For so many Americans, the stakes in this November’s midterm elections frankly couldn’t be higher. And this is especially true for American women, who comprise the majority of registered voters.

Hopefully, for voters who weren’t able to recognize the stakes of the 2016 election, events of the past two years have shown them the critical, arguably even life-or-death nature of voting.

In the past two years, women have watched Congress repeatedly try to repeal the Affordable Care Act and pass health bills that would potentially allow pregnancy and sexual assault to be treated by insurers as pre-existing conditions. We’ve watched state governors and legislatures work to defund Planned Parenthood and enact dangerous legislation to restrict abortion and reproductive rights. We’ve watched the Trump administration propose global and domestic gag rules on women’s health providers, and fulfill a campaign promise of nominating judges with anti-choice records to the Supreme Court and courts across the country.

It’s no coincidence that in recent years, US maternal death rates — which are the highest in the industrialized world — have been on the rise, concentrated in regions where laws have made reproductive health care virtually inaccessible. And if the conflict at the Supreme Court and revelations of #MeToo have shown us anything, it’s that women’s rights in this country are at a crossroads. This November, the outcomes of some key races across the country could dramatically impact the lives and futures of American women.

President Trump and his anti-women record and platform may not explicitly be on the ballot this November. But through electing state legislators, governors, and Congress members who will stand up for women’s rights, we can counteract some of the most dangerous aspects of his agenda, and pave the way forward for women across the country to live safe, healthy, and equitable lives. Here are the races to watch for:

U.S. Senate: Beto O’Rourke vs. Ted Cruz

In a once long-shot race to represent Texas in the US Senate, El Paso Congressman Beto O’Rourke is now polling within the margin of error against incumbent Sen. Ted Cruz, and even leading Cruz by two points in one September poll. Pollsters have recently shifted the race from “likely Republican,” to “leans Republican,” to “toss-up.”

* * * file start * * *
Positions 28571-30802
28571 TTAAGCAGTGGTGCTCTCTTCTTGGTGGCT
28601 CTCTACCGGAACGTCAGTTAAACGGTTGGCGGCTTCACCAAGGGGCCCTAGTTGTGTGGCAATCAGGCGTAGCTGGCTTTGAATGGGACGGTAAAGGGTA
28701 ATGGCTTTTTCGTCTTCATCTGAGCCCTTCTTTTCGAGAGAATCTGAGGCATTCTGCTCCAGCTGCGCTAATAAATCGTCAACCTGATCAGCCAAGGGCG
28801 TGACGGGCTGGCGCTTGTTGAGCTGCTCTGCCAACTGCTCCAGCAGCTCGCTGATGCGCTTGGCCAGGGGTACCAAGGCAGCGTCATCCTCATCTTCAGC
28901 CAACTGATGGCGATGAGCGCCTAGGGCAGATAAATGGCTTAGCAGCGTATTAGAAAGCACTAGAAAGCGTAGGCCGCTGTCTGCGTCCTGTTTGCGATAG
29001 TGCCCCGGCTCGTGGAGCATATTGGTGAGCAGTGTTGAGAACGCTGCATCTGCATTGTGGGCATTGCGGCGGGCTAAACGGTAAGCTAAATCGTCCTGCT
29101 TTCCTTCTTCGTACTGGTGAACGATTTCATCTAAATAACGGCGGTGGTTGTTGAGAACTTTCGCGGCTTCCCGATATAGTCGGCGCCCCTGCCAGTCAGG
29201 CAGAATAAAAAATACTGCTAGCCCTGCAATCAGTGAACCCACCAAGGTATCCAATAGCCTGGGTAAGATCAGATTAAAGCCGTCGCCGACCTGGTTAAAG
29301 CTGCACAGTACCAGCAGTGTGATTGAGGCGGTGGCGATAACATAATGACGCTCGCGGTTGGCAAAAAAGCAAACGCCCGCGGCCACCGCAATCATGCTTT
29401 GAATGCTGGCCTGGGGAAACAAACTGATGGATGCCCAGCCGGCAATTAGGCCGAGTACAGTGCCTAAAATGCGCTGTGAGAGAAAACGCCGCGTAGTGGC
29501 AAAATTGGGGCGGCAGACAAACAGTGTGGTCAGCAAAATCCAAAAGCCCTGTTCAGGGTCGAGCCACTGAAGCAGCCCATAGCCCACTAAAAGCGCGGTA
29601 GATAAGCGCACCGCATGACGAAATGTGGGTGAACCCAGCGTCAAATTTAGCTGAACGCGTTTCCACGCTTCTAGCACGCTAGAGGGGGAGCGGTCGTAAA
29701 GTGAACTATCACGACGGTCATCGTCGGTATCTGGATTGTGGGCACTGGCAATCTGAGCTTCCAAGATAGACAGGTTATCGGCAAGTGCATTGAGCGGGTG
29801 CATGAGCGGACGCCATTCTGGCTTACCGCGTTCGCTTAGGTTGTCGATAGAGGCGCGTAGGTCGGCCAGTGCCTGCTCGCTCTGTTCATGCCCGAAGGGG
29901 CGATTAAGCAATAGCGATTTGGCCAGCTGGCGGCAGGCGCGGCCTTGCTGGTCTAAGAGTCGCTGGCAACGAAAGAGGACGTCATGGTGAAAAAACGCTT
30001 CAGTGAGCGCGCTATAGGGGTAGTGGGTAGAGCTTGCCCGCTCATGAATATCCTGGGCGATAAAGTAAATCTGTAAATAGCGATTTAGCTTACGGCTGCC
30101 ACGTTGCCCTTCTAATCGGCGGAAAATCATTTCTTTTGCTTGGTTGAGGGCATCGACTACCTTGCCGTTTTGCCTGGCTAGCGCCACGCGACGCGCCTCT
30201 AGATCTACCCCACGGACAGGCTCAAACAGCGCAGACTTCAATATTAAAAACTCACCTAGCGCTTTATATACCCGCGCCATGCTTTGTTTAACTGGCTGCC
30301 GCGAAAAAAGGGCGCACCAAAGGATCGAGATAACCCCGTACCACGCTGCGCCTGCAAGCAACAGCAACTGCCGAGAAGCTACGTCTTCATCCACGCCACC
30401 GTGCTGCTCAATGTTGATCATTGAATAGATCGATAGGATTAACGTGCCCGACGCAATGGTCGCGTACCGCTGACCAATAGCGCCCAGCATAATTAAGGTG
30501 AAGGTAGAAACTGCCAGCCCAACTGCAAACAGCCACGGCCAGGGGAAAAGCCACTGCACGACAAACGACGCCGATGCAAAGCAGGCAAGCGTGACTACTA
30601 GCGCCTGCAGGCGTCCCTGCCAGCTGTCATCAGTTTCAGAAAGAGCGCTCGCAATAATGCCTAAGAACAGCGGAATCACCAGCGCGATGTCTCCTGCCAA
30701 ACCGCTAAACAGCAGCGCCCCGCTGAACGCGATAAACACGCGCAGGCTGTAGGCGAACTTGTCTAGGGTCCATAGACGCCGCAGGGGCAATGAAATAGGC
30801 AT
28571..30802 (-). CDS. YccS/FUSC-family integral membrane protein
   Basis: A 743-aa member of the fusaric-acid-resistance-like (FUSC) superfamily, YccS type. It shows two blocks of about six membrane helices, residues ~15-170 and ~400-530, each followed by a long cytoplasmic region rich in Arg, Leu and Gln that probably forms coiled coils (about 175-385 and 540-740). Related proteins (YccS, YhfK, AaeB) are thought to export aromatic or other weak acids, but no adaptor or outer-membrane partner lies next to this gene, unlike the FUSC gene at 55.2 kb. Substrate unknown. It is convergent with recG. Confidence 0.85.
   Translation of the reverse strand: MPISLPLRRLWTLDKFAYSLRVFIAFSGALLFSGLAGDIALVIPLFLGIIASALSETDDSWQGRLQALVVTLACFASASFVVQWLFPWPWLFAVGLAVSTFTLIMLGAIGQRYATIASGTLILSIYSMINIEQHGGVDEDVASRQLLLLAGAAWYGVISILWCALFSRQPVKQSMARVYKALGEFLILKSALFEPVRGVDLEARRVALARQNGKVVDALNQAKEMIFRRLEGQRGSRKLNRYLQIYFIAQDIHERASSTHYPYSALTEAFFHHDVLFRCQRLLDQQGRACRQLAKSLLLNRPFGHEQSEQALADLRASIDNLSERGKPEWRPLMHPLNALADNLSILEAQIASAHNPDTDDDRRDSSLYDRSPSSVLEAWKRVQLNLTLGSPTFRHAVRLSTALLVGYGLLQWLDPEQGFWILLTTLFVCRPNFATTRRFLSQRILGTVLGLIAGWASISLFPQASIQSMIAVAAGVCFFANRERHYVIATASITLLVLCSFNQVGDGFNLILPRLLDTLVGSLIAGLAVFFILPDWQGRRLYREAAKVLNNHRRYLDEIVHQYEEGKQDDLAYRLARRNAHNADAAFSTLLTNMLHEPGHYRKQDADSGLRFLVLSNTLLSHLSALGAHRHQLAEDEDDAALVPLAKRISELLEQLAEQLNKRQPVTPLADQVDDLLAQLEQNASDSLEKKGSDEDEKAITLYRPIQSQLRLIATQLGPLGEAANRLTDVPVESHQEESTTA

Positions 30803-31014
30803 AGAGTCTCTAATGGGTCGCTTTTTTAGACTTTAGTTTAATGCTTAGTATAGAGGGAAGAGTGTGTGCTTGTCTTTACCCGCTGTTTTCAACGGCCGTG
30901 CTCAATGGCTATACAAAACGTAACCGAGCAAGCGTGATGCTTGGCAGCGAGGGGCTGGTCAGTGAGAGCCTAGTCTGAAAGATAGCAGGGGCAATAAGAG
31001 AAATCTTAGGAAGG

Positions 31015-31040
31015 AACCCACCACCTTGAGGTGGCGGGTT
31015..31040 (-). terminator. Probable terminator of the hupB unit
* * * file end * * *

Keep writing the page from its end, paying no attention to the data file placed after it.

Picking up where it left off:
Both candidates are notably men, but this race is particularly significant for women’s rights, among other key issues such as immigration, health care, and criminal justice, because of how deeply O’Rourke and Cruz differ in their positions. Where Cruz has been recognized by progressive group American Bridge as one of the 15 worst members of Congress for women’s rights, O’Rourke’s platform includes a section dedicated to women’s health, where he pledges to protect and expand access to abortion, birth control and emergency contraception, and maternal care, and to address Texas’ highest-in-the nation maternal death rates.

Cruz’s record includes leading the charge against the Affordable Care Act and its guidelines and protections that specifically helped women, vigorously opposing Planned Parenthood and abortion rights, and voting to confirm Trump’s anti-choice judicial nominees. If O’Rourke is able to flip Cruz’s seat blue, he would be a reliable, much-needed pro-choice vote that could save women’s health and lives.

Georgia Governor’s Office: Stacey Abrams vs. Brian Kemp

Speaking of polar opposite candidates, Democrat Stacey Abrams is running a competitive race against Trump-endorsed Brian Kemp, a Republican notorious for running a campaign ad in which he appears to threaten his daughter’s prom date with a firearm. If elected, Abrams would be America’s first Black woman governor. According to Real Clear Politics, the race is neck-and-neck as of the beginning of September.

Compared to the rest of the US, where 90 percent of counties across the country lack an abortion provider, in Georgia, 96 percent of counties lack a provider. And where Kemp has said he’s running to be a “pro-life governor” and praised Mississippi’s 15-week abortion ban earlier this year, in Georgia’s legislature, Abrams worked to fight a 20-week abortion ban and has pledged to protect and expand reproductive rights and health care access as governor.

Abrams has also drawn wide attention for her campaign’s commitment to deep, intersectional organizing, and her focus on the interconnected nature of issues like civil rights, women’s rights, LGBTQ+ rights, gun violence, and poverty.

In addition to her commitment to key issues that disproportionately affect women’s health, opportunities, and living standards, Abrams’ campaign could also shatter a crucial glass ceiling for women of color across the country.